WASHINGTON, D.C. — An audit was launched this week of the U.S. Federal Motor Carrier Safety Administration’s (FMCSA) key safety program by the investigative arm of the U.S. Transportation Department.
The move by the Office of Inspector General (OIG) comes after some high profile crashes have raised concerns about the timeliness and effectiveness of FMSCA’s reviews of these carriers.
The FMCSA’s Compliance, Safety, Accountability program (CSA) identifies high-risk motor carriers for intervention, such as targeted roadside inspections and compliance reviews, but there are concerns FMCSA is not discovering problems with fleets before there are mishaps.
According to the OIG, in 2013, the National Transportation Safety Board (NTSB) investigated four carriers involved in crashes that collectively resulted in 25 fatalities and 83 injuries.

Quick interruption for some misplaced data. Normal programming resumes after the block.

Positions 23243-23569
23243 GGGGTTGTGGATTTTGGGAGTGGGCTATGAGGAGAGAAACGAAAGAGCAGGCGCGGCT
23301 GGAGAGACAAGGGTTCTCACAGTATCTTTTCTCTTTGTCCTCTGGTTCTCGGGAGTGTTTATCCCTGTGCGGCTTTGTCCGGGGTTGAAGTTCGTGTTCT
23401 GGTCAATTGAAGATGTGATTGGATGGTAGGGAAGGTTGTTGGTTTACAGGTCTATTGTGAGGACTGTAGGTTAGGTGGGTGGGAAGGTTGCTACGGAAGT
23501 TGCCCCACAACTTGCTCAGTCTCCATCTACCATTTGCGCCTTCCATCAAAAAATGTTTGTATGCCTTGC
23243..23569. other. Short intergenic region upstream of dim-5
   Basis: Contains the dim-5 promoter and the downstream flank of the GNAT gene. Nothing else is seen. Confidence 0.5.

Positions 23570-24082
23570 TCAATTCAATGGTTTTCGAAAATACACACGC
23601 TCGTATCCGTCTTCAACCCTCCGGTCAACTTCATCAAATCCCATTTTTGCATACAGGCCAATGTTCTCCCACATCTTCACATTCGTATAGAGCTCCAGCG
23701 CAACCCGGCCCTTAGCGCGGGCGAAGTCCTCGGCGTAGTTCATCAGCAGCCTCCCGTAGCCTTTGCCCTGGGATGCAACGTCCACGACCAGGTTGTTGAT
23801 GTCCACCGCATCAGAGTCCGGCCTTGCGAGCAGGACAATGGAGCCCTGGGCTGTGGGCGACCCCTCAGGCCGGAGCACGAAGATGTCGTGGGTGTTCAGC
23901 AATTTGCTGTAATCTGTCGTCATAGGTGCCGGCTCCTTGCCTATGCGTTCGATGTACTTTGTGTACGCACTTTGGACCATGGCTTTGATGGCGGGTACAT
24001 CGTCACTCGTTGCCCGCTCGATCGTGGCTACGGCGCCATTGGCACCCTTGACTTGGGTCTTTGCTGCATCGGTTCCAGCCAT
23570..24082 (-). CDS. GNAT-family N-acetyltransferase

The OIG said these investigations revealed that FMCSA conducted safety reviews of the carriers prior to their crashes, one only five days before, but did not uncover certain pre-existing safety deficiencies or act on others until after the crashes.
NTSB is the independent U.S. federal agency charged with investigating transportation accidents.
Also, in 2014, a motor carrier known to FMCSA as high-risk was involved in a fatal crash in Illinois. Despite the carrier’s risk status, FMSCA did not conduct an investigation, according to the OIG as well as a story in the Chicago Tribune newspaper.
“Our audit objective is to assess FMCSA’s processes for ensuring that reviews of motor carriers flagged for investigation are timely and adequate,” said OIG in a news release.
The CSA program has come under fire by many trucking groups, fleets and drivers, claiming it wrongly penalizes trucking operations with good safety records while ignoring those with major problems.
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